To confirm PRDM1 expression is associated with the Arg/Arg (R/R) genotype at the TP53P72R locus, we performed variant calls on TCGA COAD-READ normal bamfiles to identify genotypes, and analyzed the TCGA COAD-READ gene expression dataset (TCGA_COADREAD_exp_HiSeqV2_exon) for PRDM1 expression (RNA-seq, total exon reads, normalized, log10 transformed). The mean PRDM1 expression level for 99 R/R individuals (8.84) was significantly higher (P = 0.032) than that found in 18 P/P individuals (8.55). P value was determined by three-way ANOVA using genotype, gender and ethnicity as factors.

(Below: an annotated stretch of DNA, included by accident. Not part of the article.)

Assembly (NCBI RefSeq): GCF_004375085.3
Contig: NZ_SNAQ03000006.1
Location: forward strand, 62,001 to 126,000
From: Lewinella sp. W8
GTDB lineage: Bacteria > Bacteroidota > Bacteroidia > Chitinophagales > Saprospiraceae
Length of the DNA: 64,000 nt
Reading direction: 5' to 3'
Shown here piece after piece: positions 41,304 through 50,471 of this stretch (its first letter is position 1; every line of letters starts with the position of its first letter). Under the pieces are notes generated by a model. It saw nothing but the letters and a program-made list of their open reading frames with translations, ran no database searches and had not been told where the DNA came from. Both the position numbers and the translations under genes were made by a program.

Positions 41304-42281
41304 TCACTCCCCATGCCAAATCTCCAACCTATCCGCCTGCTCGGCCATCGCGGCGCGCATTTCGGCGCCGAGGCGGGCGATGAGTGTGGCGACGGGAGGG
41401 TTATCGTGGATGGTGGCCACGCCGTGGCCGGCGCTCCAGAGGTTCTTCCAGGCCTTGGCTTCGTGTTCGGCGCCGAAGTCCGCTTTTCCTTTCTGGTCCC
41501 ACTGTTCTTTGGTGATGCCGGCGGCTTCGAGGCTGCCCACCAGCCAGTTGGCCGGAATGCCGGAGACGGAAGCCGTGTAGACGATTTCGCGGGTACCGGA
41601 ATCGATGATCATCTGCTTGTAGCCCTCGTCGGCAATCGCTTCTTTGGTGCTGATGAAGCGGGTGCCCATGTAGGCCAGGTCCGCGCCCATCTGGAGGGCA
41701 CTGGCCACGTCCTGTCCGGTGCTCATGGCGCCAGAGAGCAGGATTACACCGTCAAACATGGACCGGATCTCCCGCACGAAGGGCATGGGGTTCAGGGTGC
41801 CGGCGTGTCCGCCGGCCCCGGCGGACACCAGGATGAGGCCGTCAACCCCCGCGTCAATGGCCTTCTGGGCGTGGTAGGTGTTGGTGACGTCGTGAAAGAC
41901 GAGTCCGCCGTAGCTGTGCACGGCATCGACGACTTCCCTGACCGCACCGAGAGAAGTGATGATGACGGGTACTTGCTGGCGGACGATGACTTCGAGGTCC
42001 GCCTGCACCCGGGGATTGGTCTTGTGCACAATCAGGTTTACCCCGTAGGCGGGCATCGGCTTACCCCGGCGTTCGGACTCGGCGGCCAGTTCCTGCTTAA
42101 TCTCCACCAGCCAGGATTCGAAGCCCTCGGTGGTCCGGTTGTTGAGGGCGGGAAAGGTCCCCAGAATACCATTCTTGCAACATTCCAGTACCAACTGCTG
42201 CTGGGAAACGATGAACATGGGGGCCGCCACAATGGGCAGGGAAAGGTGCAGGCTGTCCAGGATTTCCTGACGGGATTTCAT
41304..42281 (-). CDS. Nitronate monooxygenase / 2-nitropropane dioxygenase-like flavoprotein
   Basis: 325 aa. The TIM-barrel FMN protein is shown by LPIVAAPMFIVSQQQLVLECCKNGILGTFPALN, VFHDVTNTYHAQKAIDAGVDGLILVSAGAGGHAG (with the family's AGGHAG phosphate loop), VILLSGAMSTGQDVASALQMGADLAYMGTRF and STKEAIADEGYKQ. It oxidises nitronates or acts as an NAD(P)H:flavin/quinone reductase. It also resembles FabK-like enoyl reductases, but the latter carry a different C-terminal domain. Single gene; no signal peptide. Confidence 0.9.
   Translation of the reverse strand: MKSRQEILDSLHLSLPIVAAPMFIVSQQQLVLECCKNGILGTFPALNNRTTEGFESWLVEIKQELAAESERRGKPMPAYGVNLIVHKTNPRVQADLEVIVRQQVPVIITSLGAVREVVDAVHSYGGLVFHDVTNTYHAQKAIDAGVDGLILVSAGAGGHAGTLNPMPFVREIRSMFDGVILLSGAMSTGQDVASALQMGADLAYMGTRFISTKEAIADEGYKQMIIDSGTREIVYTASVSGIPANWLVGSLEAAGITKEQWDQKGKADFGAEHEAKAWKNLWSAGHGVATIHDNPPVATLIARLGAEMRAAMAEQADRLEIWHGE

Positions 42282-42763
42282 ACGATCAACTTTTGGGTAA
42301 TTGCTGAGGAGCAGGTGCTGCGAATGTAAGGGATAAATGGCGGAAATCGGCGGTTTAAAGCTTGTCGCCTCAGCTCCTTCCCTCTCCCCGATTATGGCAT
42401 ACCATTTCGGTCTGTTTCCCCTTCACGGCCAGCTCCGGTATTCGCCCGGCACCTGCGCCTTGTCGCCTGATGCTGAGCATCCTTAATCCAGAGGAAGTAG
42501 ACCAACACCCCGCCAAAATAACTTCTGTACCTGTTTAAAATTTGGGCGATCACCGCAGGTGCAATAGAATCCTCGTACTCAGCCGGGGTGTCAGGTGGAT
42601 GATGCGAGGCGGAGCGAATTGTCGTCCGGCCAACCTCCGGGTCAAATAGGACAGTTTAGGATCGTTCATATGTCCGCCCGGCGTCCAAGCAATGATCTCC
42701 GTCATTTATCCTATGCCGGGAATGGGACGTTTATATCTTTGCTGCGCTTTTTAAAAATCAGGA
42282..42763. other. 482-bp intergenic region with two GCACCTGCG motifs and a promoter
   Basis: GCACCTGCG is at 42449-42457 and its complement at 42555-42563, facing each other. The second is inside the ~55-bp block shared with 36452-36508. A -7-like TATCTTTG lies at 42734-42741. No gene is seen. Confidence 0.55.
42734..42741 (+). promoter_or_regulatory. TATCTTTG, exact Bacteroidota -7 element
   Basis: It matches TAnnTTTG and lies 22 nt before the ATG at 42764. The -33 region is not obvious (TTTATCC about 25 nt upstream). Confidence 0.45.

We have investigated the TP53Pro72Arg polymorphism in colon cancer from both an epidemiologic and molecular biology perspective. Epidemiologically, we found that the P/P genotype is significantly associated with accelerated cancer progression, and is likely a major factor in the early age of onset in African Americans (Fig. 1). Our data are consistent with the findings published by Katkoori and colleagues demonstrating that the P/P genotype is a significant risk factor for colon cancer in African Americans (42). Zhang and colleagues, likewise found that the Pro allele and P/P genotype were enriched in Asian patients with gastric cancer compared with noncancer control individuals (43). Sullivan and colleagues reported that Pro72 cells primarily enter a G1 arrest with minimal apoptosis at chemotherapeutic doses that result in a strong apoptotic response in Arg72 cells (14). Jeong and colleagues found that the Arg allele increased expression of proapoptotic genes, such as PUMA and the Pro allele favored expression of cell-cycle regulators, like CDKN1A (12). However, not all studies have been in agreement over the function of the Pro allele. Frank and colleagues found that the Pro allele enhanced apoptotic response to ionizing radiation and increases transactivation of inflammatory response genes (8). The differential function of the Arg and Pro alleles between these studies may be because of species differences in the model systems deployed, or differences in the genetic backgrounds of human studies, as we and others have shown that the Pro allele is a colon cancer risk factor for humans of African, but not European descent. In our view, the preponderance of data suggests that the Pro allele favors a temporary cell-cycle arrest and DNA repair response over a more permanent response like apoptosis or differentiation in the case of stem cells. Further analysis suggests that the P/P genotype–related health disparity is based on an overall 2-fold faster accumulation of mutations, rather than a reduction in the number of mutations necessary for transformation. Our analysis of the mutation rate within tumors of P/P and Not P/P individuals found no significant difference in the mutation rate because of TP53 codon 72 polymorphism within the tumor. Multiple factors are influential on the mutation rate, but individuals with the P/P genotype having a larger stem cell population would increase the probability that driver mutations could accumulate to be passed on. If this is the case, our analyses would predict that P/P individuals could have as many as twice the number of colonic crypt stem cells. This would help explain the increased longevity of P/P individuals (10, 11) and propensity for high-grade undifferentiated tumors in African Americans (2).